Why is the last line repeated in Stopping by Woods?

QuestionsWhy is the last line repeated in Stopping by Woods?
Anurag asked 7 years ago

Why does the poet Robert Frost repeat the last line “And miles to go before I sleep” in his poem “Stopping by Woods on a Snowy Evening”? Or, What is achieved by the repetition of the line in the poem?

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6 Answers
Yuvraj Singh answered 7 years ago

Last two lines are the most important in this poem. The poet here says two different things in both lines. In the second last line he describe that he is a long way from home and it will take him a lot of time to reach his resting place. The last line describes that the narrator has miles of time or lots of time before he gets his final rest, death which he wants or desires but before getting that rest he has promises to keep or duties to fulfill .

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Staff answered 7 years ago

The last line of the poem is the most important one and holds the key to the allegorical meaning of the poem. It is only for this last line ‘And miles to go before I sleep’ that the poem has been highly acclaimed. It suggests that we have a lot of things to do before we die. So we cannot stop and watch at a beautiful thing and waste our time. So this line is repeated to emphasize the point the poet wants us to get well.

This question is indeed covered here: https://englicist.com/questions/main-theme-and-message-of-stopping-by-woods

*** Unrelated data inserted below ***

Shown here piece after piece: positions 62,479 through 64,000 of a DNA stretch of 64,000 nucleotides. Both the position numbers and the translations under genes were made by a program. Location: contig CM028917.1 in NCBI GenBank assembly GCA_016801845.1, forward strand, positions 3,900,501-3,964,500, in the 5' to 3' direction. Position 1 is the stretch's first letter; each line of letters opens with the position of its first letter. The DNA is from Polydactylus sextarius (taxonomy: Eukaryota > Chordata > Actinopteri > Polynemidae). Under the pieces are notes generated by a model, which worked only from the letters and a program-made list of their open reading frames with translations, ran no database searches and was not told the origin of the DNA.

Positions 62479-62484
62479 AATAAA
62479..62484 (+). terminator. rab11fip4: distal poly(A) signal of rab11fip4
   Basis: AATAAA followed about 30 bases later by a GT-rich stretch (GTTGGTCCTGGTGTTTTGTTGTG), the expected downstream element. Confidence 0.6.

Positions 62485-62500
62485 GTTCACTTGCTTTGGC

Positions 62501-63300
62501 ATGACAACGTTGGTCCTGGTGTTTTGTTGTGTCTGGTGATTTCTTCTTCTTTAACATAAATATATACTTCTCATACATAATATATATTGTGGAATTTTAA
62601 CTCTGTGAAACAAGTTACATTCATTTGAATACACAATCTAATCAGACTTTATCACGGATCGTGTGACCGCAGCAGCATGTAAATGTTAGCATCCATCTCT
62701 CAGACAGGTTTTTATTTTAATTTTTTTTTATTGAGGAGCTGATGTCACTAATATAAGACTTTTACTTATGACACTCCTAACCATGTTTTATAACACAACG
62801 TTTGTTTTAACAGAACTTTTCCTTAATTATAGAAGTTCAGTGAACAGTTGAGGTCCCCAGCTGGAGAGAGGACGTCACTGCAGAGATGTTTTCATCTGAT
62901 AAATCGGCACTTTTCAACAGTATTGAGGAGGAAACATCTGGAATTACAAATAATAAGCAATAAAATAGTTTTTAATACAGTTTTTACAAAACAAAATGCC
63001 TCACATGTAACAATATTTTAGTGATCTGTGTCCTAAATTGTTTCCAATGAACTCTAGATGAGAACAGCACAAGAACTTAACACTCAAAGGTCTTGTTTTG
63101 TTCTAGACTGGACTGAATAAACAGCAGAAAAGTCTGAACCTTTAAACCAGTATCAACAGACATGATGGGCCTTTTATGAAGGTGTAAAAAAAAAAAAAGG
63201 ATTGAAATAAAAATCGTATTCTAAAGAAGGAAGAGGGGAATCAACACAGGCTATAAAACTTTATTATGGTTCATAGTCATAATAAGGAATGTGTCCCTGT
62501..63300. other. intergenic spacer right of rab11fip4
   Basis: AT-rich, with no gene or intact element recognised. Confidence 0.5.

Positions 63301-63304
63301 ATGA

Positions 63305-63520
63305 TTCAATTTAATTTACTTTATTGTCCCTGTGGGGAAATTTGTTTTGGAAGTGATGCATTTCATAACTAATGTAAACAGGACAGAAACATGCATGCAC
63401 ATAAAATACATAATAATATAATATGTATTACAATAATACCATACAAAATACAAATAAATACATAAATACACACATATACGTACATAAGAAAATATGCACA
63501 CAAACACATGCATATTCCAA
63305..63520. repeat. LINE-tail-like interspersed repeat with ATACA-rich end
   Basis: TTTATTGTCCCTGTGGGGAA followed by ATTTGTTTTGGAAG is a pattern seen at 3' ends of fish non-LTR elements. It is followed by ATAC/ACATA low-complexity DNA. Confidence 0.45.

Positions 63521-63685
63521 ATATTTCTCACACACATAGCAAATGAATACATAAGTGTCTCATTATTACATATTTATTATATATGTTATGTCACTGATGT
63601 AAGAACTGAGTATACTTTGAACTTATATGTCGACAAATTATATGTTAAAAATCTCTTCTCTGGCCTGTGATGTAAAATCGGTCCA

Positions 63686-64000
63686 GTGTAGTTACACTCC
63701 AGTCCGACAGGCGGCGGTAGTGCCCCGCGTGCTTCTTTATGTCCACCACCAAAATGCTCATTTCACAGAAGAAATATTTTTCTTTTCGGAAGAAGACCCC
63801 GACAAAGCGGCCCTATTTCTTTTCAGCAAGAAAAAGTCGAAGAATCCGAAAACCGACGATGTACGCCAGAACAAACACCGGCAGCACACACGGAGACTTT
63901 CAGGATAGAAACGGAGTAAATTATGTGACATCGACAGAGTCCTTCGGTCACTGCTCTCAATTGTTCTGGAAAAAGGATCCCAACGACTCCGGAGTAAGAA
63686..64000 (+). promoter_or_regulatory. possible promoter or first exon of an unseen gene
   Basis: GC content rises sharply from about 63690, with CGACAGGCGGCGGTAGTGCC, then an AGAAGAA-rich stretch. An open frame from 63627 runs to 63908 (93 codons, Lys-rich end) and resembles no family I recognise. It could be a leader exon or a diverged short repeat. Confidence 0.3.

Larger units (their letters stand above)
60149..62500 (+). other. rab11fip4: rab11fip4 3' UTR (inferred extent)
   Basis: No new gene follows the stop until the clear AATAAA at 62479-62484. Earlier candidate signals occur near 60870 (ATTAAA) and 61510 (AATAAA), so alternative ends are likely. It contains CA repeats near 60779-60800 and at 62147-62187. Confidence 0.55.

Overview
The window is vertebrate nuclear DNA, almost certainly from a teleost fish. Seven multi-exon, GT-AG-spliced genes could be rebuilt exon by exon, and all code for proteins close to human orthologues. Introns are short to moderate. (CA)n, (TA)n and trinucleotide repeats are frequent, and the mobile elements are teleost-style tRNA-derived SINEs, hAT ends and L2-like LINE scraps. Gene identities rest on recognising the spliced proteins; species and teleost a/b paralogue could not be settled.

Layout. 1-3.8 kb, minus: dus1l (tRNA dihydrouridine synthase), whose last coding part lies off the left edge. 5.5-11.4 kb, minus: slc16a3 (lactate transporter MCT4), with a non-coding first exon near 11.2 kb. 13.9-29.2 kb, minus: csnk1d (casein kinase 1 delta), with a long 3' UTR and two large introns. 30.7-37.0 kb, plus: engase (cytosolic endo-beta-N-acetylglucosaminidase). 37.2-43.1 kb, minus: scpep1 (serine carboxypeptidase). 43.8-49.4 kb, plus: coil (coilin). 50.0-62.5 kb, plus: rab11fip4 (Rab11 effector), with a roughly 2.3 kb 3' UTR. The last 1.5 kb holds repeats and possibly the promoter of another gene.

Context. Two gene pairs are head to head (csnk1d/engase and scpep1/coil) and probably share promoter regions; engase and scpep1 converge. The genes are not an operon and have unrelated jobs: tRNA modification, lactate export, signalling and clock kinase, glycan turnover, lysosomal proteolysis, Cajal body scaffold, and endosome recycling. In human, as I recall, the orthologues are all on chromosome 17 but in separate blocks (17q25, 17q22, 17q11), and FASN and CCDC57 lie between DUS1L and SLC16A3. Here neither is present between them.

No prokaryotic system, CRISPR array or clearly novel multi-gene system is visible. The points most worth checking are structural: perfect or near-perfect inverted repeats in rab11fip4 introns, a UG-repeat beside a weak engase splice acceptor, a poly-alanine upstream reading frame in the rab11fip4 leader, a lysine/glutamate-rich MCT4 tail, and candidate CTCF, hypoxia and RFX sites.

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Harshini answered 7 years ago

“And miles to go before I sleep” the poet says that he has a lot of things to do in this world before he sleeps. The word sleep here symbolises the final sleep – death.

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Dan answered 7 years ago

The last two lines – in fact, the entire “d, d, d, d” rhyme scheme of the closing stanza – is Frost’s brilliant resolution to the rhyme scheme problem he created for himself in the previous stanzas.  It’s brilliant not only because it solved the problem but because it’s both lovely and an evocative echo that’s made legions of readers want to interpret it.

Only Frost knows what, if any, deeper meaning there is to those two lines or, for that matter, the entire poem.  Be careful about any certainty you might feel, because another of his works, The Road Not Taken, is almost universally misinterpreted.

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Heishya S answered 7 years ago

He is making us to know or urging us to know that we should fulfill our promises before we die.

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Iona Chatterjee answered 6 years ago

The last line has been repeated to explain the physical magnitude of the journey one has to pass before they lie down for eternal sleep. It refers to completing one’s promises and marking one’s words..

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